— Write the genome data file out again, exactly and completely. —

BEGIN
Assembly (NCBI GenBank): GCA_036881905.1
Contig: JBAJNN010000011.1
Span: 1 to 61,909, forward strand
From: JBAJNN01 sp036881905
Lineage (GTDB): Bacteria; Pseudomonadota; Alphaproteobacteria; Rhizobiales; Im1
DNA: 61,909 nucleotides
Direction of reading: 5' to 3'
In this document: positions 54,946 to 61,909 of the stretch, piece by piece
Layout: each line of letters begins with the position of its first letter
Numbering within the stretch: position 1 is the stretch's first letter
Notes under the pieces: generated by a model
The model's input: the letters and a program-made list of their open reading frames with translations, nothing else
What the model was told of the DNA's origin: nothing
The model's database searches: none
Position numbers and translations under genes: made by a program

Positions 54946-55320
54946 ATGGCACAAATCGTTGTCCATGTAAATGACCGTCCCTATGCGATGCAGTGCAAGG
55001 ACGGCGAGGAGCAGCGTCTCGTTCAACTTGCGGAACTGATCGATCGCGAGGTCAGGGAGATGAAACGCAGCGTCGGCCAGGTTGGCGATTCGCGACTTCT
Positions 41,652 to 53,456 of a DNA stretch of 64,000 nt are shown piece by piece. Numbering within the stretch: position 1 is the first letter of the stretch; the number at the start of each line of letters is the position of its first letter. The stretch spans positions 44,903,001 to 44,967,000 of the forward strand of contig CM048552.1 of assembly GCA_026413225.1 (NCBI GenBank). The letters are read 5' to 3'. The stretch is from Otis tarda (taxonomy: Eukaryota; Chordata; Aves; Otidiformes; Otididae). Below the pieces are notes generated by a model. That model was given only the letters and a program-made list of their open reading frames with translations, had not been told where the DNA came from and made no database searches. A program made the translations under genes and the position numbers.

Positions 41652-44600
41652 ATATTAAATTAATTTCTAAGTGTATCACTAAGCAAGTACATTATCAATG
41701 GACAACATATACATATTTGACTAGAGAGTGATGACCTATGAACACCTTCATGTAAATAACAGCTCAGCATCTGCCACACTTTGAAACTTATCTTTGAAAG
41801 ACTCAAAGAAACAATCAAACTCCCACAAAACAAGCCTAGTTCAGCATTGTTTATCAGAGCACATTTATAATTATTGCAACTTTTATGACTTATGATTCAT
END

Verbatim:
Assembly (NCBI GenBank): GCA_036881905.1
Contig: JBAJNN010000011.1
Span: 1 to 61,909, forward strand
From: JBAJNN01 sp036881905
Lineage (GTDB): Bacteria; Pseudomonadota; Alphaproteobacteria; Rhizobiales; Im1
DNA: 61,909 nucleotides
Direction of reading: 5' to 3'
In this document: positions 54,946 to 61,909 of the stretch, piece by piece
Layout: each line of letters begins with the position of its first letter
Numbering within the stretch: position 1 is the stretch's first letter
Notes under the pieces: generated by a model
The model's input: the letters and a program-made list of their open reading frames with translations, nothing else
What the model was told of the DNA's origin: nothing
The model's database searches: none
Position numbers and translations under genes: made by a program

Positions 54946-55320
54946 ATGGCACAAATCGTTGTCCATGTAAATGACCGTCCCTATGCGATGCAGTGCAAGG
55001 ACGGCGAGGAGCAGCGTCTCGTTCAACTTGCGGAACTGATCGATCGCGAGGTCAGGGAGATGAAACGCAGCGTCGGCCAGGTTGGCGATTCGCGACTTCT
Positions 41,652 to 53,456 of a DNA stretch of 64,000 nt are shown piece by piece. Numbering within the stretch: position 1 is the first letter of the stretch; the number at the start of each line of letters is the position of its first letter. The stretch spans positions 44,903,001 to 44,967,000 of the forward strand of contig CM048552.1 of assembly GCA_026413225.1 (NCBI GenBank). The letters are read 5' to 3'. The stretch is from Otis tarda (taxonomy: Eukaryota; Chordata; Aves; Otidiformes; Otididae). Below the pieces are notes generated by a model. That model was given only the letters and a program-made list of their open reading frames with translations, had not been told where the DNA came from and made no database searches. A program made the translations under genes and the position numbers.

Positions 41652-44600
41652 ATATTAAATTAATTTCTAAGTGTATCACTAAGCAAGTACATTATCAATG
41701 GACAACATATACATATTTGACTAGAGAGTGATGACCTATGAACACCTTCATGTAAATAACAGCTCAGCATCTGCCACACTTTGAAACTTATCTTTGAAAG
41801 ACTCAAAGAAACAATCAAACTCCCACAAAACAAGCCTAGTTCAGCATTGTTTATCAGAGCACATTTATAATTATTGCAACTTTTATGACTTATGATTCAT